Top five stories you may have missed
In case you missed them the Luxembourg Times has selected the best stories of the week for you
Luxembourg may clip wings of two Abramovich jets
Luxembourg's civil aviation authority is investigating whether two business jets owned by a company linked to Russian oligarch Roman Abramovich's business network must be barred from flying under new EU sanctions.
The two Luxembourg-registered planes - a Gulfstream G650 with the tail number LX-RAY and a Bombardier business jet identified as LX-LUX - are owned by Jersey-based company Clear Skies Flights Limited and operated by Global Jet Luxembourg, based in the village of Hesperange.
Clear Skies Flights is tied to the business network operated by Abramovich, business registry and financial filings show. Abramovich, best known as the owner of the Chelsea Football Club, has become the target of EU sanctions because of his relationship with Russian President Vladimir Putin.
PwC Luxembourg is next to suspend Russia website
Accounting firm PwC Luxembourg has pulled a website advertising its services for Russian clients in the Grand Duchy - a country with close ties to Russian oligarchs - as companies across the world seek to cut ties with Moscow.
The firm was still advertising the services of its Russia desk in Luxembourg as late as Tuesday last week, almost two weeks after Russia invaded Ukraine in a war that has killed thousands, caused millions to flee their country, and triggered a barrage of Western sanctions against the Kremlin.
"All PwC member firms outside of Russia will not undertake any work for the Russian Federal Government or State-owned Enterprises," PwC said in a statement on Monday, after it had taken down the web pages.
Schneider defends role at Russia-focused fund company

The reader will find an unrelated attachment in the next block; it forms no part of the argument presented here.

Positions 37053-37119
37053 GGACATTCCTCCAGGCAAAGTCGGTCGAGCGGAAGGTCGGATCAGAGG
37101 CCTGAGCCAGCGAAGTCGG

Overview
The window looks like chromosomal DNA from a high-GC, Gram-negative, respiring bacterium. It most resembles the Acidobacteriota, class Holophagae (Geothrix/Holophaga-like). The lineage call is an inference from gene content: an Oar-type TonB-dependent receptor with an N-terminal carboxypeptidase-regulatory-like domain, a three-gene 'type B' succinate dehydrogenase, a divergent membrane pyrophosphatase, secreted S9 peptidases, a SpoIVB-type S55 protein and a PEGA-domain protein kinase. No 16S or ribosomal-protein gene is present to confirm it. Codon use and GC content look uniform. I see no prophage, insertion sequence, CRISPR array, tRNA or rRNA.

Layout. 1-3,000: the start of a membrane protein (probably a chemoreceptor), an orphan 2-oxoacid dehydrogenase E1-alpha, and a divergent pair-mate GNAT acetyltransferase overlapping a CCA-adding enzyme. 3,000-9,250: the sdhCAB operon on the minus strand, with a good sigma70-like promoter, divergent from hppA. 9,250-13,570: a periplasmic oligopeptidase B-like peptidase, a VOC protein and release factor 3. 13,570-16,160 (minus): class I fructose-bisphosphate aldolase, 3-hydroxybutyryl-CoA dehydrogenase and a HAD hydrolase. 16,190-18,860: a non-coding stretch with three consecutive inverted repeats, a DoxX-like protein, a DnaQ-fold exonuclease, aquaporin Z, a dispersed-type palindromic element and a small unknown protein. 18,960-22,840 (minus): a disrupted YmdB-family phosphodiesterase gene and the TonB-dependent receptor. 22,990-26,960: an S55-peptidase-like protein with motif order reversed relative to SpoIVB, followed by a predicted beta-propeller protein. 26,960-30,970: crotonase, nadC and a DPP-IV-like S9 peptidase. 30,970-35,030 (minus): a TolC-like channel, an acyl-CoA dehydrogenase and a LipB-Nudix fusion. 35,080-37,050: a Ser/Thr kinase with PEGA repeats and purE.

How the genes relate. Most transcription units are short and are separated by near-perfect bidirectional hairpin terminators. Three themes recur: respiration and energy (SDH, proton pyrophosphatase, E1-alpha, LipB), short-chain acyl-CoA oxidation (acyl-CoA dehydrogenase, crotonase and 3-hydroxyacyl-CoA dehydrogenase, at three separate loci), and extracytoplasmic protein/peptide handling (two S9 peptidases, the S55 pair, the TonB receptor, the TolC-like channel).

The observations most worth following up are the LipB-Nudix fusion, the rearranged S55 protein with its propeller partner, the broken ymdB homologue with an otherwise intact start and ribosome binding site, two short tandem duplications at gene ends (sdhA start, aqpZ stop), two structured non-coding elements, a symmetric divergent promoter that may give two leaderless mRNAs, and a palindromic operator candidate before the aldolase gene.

Former economy minister Etienne Schneider this week defended a Luxembourg company he supervises that is heavily focused on Russia and which the Grand Duchy's finance watchdog warned was fooling investors.
The investment fund company Mikro Kapital Management had been falsely claiming it was regulated by the EU and supervised by Luxembourg authorities, the Commission de Surveillance du Secteur Financier (CSSF) said on Wednesday.
"Mikro Kapital Management SA is not supervised by the CSSF and does not have CSSF authorization to provide investment services, asset management services or other financial services to or from Luxembourg," the watchdog said.
The CSSF warning was based on a faulty statement on the company's website based on a wrong translation, Schneider told the Luxembourg Times. The problem was fixed immediately, said Schneider, who joined the company's five-member supervisory board two months ago.
Luxembourg salaries soar as business bounces back
Are you thinking of switching to a new job to scoop up a pay rise? Now is the time. Luxembourg’s labour market quickly overcame the pandemic slump and is now dishing out huge salary increases.
Whereas job seekers would switch jobs for an average 10% salary top-up until 2020, new employees have been receiving double that since, said Kieron O’Connor, a director at KR Recruitment. And that’s not just in financial services or asset management – two booming industries – but across the board, he said.
As the economy is bouncing back strongly from the pandemic, employers have come under pressure to loosen their purse strings for skilled people.
And Luxembourg’s labour market in particular is squeezed hard by two separate forces: a small pool of regional talent and an incessant demand for highly specialised staff. This, in turn, is driving salaries up as employers outbid each other for the best candidates.
Not a good time to honour Soviets, says town of Esch
Plans for a statue honouring Soviet prisoners forced by the Nazis to work in Luxembourg's steel industry during World War II are on hold, now that Russia is waging war against Ukraine.
The project to build the monument, which Russian diplomats had pushed for, will be shelved, Prime Minister Xavier Bettel decided after a mutual consultation with the city council of Esch-sur-Alzette in the south of the country, once a hotbed for Luxembourg's communist party.
"At the moment it is unfortunately not possible, with the necessary distance and the necessary calmness, to do the important memorial work that is worthy of the victims and which is needed to contribute to a better understanding between the nations," Bettel said in a written response on Monday to a question from national lawmaker Fernand Kartheiser.